By Anna Krisna Noble Bautista/Asianjournal.com
POPULAR for being one the happiest countries in the world for Christmas celebration, the Philippines may as well be the best place to commemorate the Passion and Death of Christ.
Though the Church of the Nativity, the Holy Sepulchre, and Mount Tabor cannot be found in the only Catholic Nation in the Far East, the Filipinos’ piety, hope, faith, and gratefulness to God compensates for the world’s most popular places of worship.
This year, the Lenten sea-son started early, with Ash Wednesday held on February 6. Churchgoers not only recalled the 40 days and nights of Jesus’s agony through penance and ash crosses on their foreheads; but they were also already preparing for the last week of the Lenten season.
Church leaders of the Most Holy Redeemer Parish, Araneta asked parishioners to donate used papers, old newspapers and telephone directories to build the props for their programs for the Holy Week.
Characters for the Senakulo (re-enactment of Christ’s passion on stage) practiced and gathered funds. Though the same play is presented each year in almost, if not all, parishes, Senakulo has always been a product of great effort and has continuously been looked forward to. Who knew that the act would interest local celebrities and renowned film directors to make their own stage and movie versions?
On March 16, extraordinary celebrations of the Eucharist were held in various churches, where Masses were usually held in the same methodical manner, having attendees act their part as the people of Jerusalem. Palm Sunday was a feast as the faithful of Manila bought Php15 to Php 20 worth of decorated palm branches to herald the coming of Christ to Jerusalem. In the provinces, a number prefer to cut a shrub’s branch than spending such amount of money.
As soon as Maundy Thursday arrived, business districts in the country nearly became ghost towns. There barely were persons walking on the streets of Makati, only convenience stores were at service. Commuters and public transportation were rarely seen (note that public rail transits were also not operating). These circumstances made it much easier for believers to repent, as if searching for one’s soul only entails staring at the horizon or looking out the window .
In cities like Makati, such silence is priceless that residents in high-rise condominium buildings could only hear church bells toll and their own heartbeat.
More passionate memorials were seen in Quiapo where throngs of people gathered around a penitent lashing himself until he bled; a number of faithful walked barefoot on filthy lanes; and persons in their 70s and 80s staggered on their kne e s on the aisles of the church.
In every parish, lines of those who were asking for repose waited their turn on the confession boxes. Every residential street had at least one pasyon area , where believers of Christ can sing the incidents before he died. In the previous days, there were reports of local prisoners chanting pasyon in jail. One detainee said that religious activities like this made him feel less guilty.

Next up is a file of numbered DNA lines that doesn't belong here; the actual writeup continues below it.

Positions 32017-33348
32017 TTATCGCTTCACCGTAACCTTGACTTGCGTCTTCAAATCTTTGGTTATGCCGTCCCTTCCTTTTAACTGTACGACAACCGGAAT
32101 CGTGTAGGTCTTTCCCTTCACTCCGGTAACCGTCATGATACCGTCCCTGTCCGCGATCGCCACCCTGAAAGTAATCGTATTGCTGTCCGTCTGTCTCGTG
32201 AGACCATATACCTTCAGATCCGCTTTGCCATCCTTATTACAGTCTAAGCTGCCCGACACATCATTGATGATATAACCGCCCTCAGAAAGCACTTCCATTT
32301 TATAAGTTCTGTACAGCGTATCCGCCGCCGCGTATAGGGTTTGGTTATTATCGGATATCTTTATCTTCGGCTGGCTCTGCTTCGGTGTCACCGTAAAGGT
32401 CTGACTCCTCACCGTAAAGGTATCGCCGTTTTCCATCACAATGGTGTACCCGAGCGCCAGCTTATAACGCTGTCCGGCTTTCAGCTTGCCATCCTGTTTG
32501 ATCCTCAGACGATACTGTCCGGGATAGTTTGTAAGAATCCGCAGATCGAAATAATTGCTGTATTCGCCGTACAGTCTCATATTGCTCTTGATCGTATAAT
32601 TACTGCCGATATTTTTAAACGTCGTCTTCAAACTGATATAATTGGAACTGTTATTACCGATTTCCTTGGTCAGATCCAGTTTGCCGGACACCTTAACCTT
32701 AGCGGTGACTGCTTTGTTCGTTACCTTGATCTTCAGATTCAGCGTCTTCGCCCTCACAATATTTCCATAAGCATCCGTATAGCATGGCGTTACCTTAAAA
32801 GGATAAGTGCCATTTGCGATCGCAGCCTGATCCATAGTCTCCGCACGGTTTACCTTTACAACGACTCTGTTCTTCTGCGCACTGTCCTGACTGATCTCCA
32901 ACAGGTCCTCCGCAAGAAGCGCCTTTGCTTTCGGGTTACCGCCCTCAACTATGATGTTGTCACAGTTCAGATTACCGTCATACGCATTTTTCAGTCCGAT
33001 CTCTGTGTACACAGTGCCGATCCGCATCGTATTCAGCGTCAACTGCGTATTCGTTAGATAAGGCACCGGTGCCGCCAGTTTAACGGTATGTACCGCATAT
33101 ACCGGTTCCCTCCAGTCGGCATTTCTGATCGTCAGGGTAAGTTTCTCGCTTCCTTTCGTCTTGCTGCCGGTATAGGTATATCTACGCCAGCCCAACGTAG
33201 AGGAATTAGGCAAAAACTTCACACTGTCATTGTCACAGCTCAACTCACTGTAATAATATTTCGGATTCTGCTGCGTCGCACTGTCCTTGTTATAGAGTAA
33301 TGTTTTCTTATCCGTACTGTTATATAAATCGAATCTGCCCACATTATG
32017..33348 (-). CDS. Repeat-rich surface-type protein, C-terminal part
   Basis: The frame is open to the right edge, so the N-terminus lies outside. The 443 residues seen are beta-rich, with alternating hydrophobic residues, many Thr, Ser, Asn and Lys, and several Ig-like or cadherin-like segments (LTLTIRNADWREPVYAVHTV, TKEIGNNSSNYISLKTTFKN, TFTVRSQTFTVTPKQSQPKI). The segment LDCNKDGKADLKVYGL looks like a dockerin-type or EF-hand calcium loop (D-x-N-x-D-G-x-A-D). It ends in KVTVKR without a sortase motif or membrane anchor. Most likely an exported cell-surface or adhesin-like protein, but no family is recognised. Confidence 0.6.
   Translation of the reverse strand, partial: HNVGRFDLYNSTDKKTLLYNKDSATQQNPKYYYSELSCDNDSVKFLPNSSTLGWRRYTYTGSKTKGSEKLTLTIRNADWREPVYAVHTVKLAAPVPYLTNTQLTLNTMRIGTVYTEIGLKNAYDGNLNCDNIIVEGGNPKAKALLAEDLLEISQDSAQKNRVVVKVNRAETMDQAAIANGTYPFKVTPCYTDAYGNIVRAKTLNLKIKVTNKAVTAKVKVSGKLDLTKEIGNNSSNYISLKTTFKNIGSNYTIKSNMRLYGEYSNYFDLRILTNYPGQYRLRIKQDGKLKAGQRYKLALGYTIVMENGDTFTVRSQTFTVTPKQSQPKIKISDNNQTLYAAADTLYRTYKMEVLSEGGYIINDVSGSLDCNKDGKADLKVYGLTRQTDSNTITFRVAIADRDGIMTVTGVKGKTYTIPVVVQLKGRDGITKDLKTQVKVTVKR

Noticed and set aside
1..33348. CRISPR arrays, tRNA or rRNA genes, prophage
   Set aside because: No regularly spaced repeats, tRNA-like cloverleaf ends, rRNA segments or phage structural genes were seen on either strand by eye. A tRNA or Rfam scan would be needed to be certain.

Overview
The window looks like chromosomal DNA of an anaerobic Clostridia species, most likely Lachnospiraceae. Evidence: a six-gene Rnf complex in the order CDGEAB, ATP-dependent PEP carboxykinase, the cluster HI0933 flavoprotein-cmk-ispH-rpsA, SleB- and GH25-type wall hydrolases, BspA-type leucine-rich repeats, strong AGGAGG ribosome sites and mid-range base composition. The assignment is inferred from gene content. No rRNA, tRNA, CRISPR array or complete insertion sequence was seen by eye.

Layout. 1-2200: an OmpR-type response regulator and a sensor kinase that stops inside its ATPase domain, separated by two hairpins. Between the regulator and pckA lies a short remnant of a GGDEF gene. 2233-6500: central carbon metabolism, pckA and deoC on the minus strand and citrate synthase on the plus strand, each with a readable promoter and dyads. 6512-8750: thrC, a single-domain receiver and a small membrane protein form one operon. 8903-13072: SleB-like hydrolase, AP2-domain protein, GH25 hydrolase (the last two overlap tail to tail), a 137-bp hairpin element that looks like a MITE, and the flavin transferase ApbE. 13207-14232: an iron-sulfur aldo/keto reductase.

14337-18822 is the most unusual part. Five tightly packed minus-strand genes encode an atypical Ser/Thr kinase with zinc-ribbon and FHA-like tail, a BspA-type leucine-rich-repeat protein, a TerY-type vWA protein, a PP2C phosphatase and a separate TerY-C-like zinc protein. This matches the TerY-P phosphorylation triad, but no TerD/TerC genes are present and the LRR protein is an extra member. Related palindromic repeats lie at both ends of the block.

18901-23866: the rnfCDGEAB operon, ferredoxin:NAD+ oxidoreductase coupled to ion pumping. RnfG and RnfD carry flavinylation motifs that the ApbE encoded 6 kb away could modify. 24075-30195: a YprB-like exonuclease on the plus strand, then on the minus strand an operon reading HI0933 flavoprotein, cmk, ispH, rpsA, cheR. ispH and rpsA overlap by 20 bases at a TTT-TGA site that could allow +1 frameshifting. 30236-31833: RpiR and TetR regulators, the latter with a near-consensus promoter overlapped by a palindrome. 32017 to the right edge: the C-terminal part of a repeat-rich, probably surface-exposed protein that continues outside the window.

On Good Friday, which is also the week’s devotion day for
Hesus Nazareno (Jesus of Nazarene), penitents who included Quiapo in their destination for Bisita Iglesia came only as close as five meters from the parish’s entrance to pray because of the throng. In the scorching heat of the sun, parents managed to carry their children while again walking barefoot toward the church.
The community reunified on Saturday night for their renewal of faith, and welcomed those who have just accepted Catholicism.
Finally, on Easter Sunday, Christ once-again drew crowds as He was about to meet His Mother, Mary before his resurrection in
Salubong. Glorious as it should be, joy was felt from the faithful. Those watching the momentous event at the Most Holy Redeemer Parish, Araneta cheered and clapped their hands as the black veil was taken off the Virgin’s vis-a-vis her son, who had just risen.
True, blue penitents, Catholic Filipinos attest that they were not hypocrites in acting their faith and showing their grief for the death of Christ. In fact, the Philippine National Police declared that there was a 20 percent decrease in crime rate during the Lenten season.
One might ask, are not all the troubles the nation is facing enough penitence for Filipinos to do more? If the country has such great citizens, why are political troubles, unemployment, and poverty still eminent in the Philippines?
The answer lies, however, in collective prayer, the chorus answers, the synchronized crying from guilt, the sound of the heart saying one should fast and participate, and the acknowledgment that one’s soul was saved by a Higher Being. The Lenten season in the country declares that whatever tragedy the country is in, hope and unity is always possible for Filipinos — and that is through Christ.